Posts Tagged ‘US Scrap Metal Exports’

JOC Insights by Mario Moreno: U.S. Exports of Scrap Plastics, Paper & Metals to China

September 25, 2013

U.S. exports of scrap paper, plastics, and metals to China have increased at a remarkable pace over the last 16 years. Between 1996 and 2012, the dollar value of U.S. scrap exports to China in real terms increased at a compound annual growth rate of 24%, allowing China to take 47% of the market in 2012, up from 6% in 1996. Over that same period, U.S. scrap exports to all other markets increased by just 5% a year.

US Scrap Exports to China

Given weak global economic conditions, China’s demand for raw materials declined last year resulting in lower imports of U.S. scrap. In mid February, the “Green Fence” policy was launched with the objective to drastically increase the inspections of containers carrying scrap products to screen off adulterated products and improve China’s environment. Shipping executives began to notice the policy’s impact over trade volumes soon after its implementation. But, what was the monetary impact of the policy over the U.S. – to – China scrap export trade in the months following the policy’s launch?

SEVERE IMPACT ON U.S. SCRAP PLASTIC EXPORTS TO CHINA

U.S. exports of scrap materials to China have been struggling for over a year on weak global demand. But, it appears the Green Fence policy exacerbated the export problems. Before the policy’s implementation in mid February, U.S. exports of scrap plastics to China in nominal value were expected to decline in March by 14.4% y-o-y and amount to $40.4 million, but the value of exports actually declined 31% y-o-y and totaled $32.6 million. April was no better. The expectation for April was a drop of 12% Y-o-Y but the value of exports actually tumbled 39.7%. The expectation for May was a drop of 6.8% y-o-y but the contraction was more severe, down 26.3%.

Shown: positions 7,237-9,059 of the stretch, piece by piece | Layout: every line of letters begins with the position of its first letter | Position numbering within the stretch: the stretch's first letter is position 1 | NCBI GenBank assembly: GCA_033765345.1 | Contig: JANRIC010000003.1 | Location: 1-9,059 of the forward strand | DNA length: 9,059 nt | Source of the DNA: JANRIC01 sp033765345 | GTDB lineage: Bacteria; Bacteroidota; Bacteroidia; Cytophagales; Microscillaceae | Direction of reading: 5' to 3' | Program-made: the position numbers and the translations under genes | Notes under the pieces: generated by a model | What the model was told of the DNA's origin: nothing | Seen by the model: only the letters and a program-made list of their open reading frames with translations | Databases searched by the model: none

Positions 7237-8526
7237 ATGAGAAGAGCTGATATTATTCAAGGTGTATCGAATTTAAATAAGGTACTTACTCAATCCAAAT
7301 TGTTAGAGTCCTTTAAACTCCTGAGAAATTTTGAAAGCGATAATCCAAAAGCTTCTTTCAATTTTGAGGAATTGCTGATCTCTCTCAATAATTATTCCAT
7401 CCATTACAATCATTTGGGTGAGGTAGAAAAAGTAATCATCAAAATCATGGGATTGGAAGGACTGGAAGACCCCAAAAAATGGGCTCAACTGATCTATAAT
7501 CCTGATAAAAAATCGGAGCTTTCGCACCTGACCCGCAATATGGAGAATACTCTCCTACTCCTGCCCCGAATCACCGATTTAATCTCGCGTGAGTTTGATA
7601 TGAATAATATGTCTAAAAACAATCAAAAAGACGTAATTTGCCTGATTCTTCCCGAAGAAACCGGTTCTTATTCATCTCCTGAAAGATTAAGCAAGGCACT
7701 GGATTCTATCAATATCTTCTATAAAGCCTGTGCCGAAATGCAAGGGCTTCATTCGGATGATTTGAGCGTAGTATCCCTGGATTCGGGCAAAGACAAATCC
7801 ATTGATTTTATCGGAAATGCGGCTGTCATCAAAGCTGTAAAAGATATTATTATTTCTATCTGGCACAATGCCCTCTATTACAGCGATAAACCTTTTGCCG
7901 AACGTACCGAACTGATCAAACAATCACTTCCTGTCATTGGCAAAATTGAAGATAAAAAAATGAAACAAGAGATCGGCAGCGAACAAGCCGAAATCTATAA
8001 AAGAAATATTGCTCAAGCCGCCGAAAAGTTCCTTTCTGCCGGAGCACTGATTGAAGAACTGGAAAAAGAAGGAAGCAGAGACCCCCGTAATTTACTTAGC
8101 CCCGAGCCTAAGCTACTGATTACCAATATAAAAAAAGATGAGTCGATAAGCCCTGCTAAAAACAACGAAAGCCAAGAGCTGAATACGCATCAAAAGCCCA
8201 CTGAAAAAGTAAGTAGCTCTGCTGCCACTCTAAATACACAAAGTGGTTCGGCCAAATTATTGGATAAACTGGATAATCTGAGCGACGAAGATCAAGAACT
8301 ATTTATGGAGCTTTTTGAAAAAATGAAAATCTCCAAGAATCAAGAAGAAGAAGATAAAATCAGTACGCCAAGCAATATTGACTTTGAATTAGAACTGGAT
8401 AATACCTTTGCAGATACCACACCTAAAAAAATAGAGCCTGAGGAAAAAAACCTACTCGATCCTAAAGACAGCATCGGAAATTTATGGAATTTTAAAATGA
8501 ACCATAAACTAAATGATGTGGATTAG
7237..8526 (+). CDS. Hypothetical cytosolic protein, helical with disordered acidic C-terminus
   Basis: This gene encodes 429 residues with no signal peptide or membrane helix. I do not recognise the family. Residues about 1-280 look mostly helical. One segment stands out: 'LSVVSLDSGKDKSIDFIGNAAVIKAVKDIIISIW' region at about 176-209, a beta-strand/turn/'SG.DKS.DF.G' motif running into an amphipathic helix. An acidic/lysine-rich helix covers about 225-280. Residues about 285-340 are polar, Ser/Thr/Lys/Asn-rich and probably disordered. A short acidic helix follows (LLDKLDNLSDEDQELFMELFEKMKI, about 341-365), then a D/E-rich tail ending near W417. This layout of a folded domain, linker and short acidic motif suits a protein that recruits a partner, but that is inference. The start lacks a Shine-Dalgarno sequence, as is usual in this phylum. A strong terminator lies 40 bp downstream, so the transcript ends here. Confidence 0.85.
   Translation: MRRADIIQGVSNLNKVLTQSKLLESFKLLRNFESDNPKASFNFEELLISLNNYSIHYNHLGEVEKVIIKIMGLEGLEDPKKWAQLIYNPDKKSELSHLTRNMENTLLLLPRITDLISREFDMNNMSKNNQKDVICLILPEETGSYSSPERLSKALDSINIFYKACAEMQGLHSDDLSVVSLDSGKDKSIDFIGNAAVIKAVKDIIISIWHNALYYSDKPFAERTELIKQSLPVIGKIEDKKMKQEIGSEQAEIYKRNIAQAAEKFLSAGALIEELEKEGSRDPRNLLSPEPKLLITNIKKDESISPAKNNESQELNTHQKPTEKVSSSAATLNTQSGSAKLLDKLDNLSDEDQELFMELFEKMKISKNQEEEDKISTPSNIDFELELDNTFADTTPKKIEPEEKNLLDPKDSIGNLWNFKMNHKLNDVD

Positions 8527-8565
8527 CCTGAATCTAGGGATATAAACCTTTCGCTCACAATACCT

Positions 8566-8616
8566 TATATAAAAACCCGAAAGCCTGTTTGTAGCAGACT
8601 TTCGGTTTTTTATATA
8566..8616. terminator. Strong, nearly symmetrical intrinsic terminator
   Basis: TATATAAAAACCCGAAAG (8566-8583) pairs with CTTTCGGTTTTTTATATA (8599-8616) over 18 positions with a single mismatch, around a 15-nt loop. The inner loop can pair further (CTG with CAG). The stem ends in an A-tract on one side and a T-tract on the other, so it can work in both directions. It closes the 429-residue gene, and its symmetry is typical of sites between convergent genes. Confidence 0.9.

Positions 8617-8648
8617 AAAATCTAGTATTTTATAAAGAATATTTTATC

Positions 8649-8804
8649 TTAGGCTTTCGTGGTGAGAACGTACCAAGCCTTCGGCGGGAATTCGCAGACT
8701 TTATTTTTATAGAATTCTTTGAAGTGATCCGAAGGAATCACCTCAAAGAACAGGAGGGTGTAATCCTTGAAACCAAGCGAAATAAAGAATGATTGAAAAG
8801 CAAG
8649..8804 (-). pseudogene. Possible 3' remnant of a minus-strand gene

US Scrap Plastic Exports to China

MODEST IMPACT ON U.S. SCRAP PAPER EXPORTS TO CHINA

The policy’s impact over U.S. scrap paper exports appears to be less severe. Before the policy’s implementation in mid February, U.S. exports of scrap paper to China in nominal value were expected to decline in March by 10.6% y-o-y and amount to $175.5 million, but the value of exports actually declined 14.3% y-o-y and totaled $168.2 million. The expectation for April was a drop of 2.9% y-o-y but the value of exports actually declined by only 1.6%. The expectation for May was a drop of 5.9% y-o-y but the value of exports actually declined by 8.6%.

US Scrap Paper Exports to China

SEVERE IMPACT ON U.S. SCRAP METALS EXPORTS TO CHINA

Before the policy’s implementation in mid February, U.S. exports of scrap metals to China in nominal value were expected to decline in March by 6.7% y-o-y and amount to $635.7 million, but the value of exports actually tumbled 22.9% y-o-y and totaled $525.3 million. The expectation for April was an increase of 5.4% y-o-y but the value of exports actually tumbled by 22.5%. The expectation for May was an increase of 19.2% y-o-y but the value of exports actually declined by 5.9%.

US Scrap Metal Exports to China

More of Moreno’s trade and economic analysis can be obtained by subscribing to JOC Insights or by following him on Twitter @MarioMoreno_JoC.


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